Next Stop Mars? … Maybe

This breathless celebration of space travel in the post-shuttle era is long on beautiful pictures, but short on hard truths.

The men who left their footprints on the moon are slipping away one by one. The surviving space shuttles have been sent to museums, where artfully designed panels recall missions already forgotten by most who come to gawk at the immense machines. The International Space Station (ISS) still passes overhead every 90-minutes, but crews ride to it aboard Russian-built Soyuz spacecraft. The eight new astronauts chosen by NASA in 2012, who completed their basic training in July 2015, will fly aboard spacecraft that have not yet been built, on missions that have not yet been planned.

The year 2016 is thus (to put it mildly) an odd time for a breathless documentary on America’s glorious future in space, but Journey to Space does its damndest to be precisely that. Alas, it’s only partially successful, but casual space-travel fans will find its limitations few and easily forgiven. Audiences with a longer view (or a deeper understanding) of the subject are likely to find much of this film shallow, disingenuous, and frustrating. Virtually everyone, however, will find the images magnificent.

Journey to Space is presented in three versions across two discs: the now (virtually) standard 2D Blu-Ray, plus 3D Blu-Ray and 4K Ultra HD for those with the equipment to take advantage of them. Giant-screen cinematography and HD video make for a beautiful match, and the film’s sense of spectacle comes through even on a relatively modest living-room television. NASA, with a half-century of experience filming people in space, has mastered the art of making astronauts and machines look good on screen. Even the most familiar clips — the nth night launch of a space shuttle, vertigo-inducing spacewalk, or playful demonstration of weightlessness — retain the capacity to thrill.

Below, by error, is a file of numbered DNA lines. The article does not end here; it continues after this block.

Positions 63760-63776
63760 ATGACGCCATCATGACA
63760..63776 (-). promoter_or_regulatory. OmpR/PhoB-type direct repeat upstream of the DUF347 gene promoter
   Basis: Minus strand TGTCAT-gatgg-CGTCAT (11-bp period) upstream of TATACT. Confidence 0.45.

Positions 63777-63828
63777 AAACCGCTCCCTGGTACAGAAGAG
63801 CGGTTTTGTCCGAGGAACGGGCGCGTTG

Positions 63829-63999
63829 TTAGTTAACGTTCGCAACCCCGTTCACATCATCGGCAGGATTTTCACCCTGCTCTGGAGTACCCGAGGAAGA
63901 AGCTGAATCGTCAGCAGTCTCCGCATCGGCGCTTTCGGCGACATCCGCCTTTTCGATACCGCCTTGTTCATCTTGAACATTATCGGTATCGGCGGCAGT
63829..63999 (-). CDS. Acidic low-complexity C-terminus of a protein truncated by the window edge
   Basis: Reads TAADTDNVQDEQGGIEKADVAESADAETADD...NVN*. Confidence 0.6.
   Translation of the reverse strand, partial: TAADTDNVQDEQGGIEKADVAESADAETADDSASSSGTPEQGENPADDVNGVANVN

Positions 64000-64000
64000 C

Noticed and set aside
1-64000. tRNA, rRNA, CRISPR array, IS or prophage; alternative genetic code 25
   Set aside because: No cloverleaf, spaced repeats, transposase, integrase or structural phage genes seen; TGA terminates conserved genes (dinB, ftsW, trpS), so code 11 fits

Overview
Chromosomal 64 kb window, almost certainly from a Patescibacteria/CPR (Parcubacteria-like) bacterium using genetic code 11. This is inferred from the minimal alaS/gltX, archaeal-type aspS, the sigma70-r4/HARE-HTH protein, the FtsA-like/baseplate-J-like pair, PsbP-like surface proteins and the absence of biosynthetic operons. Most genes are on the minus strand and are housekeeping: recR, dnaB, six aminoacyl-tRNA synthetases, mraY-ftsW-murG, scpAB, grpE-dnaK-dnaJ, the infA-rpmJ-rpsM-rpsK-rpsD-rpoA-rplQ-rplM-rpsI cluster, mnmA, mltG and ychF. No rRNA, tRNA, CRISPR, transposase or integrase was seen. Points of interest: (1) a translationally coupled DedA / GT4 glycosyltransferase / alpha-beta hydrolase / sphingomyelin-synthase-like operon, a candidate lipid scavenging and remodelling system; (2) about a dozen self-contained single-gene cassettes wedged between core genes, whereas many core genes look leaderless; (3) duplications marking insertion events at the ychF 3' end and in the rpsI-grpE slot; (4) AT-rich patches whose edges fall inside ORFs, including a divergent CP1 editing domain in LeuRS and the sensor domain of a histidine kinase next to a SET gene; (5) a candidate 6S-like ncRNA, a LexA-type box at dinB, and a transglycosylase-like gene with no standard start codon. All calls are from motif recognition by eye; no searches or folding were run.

Writer-director Mark Krenzien blends the NASA-shot film with footage of next-generation NASA hardware being tested, overlain with commentary by former shuttle astronaut Chris Ferguson, current astronaut Serena Aunon, and spacesuit engineer Lindsay Aitchison. All three have a natural on-camera presence, mixing next-door-neighbor warmth with an endearingly geeky intensity. At one point, Ferguson looks down at a half-assembled Orion spacecraft — a donut-shaped jumble of exposed wires and incomprehensible parts — and declares: “What an impressive vehicle! Look at that: It’s beautiful!” The statement seems ludicrous, but Ferguson instantly makes you believe that, to him, it is beautiful.

The least successful parts of Journey to Space are, surprisingly, the elaborate computer-animated sequences that outline a hypothetical human-crewed Mars mission of the 2030s. It suffers, paradoxically, from the sheer familiarity of its (seemingly) exotic, cutting-edge content: delicate, modular ships for deep-space travel and aero-braking maneuvers in the thin Martian atmosphere; six-wheeled rovers and pre-stocked habitats landed by remote control. We’ve seen it all before — rendered more elaborately and explored more intimately — in films like Mission to Mars, Red Planet, and The Martian. The workmanlike renderings in Journey to Space seem bland by comparison.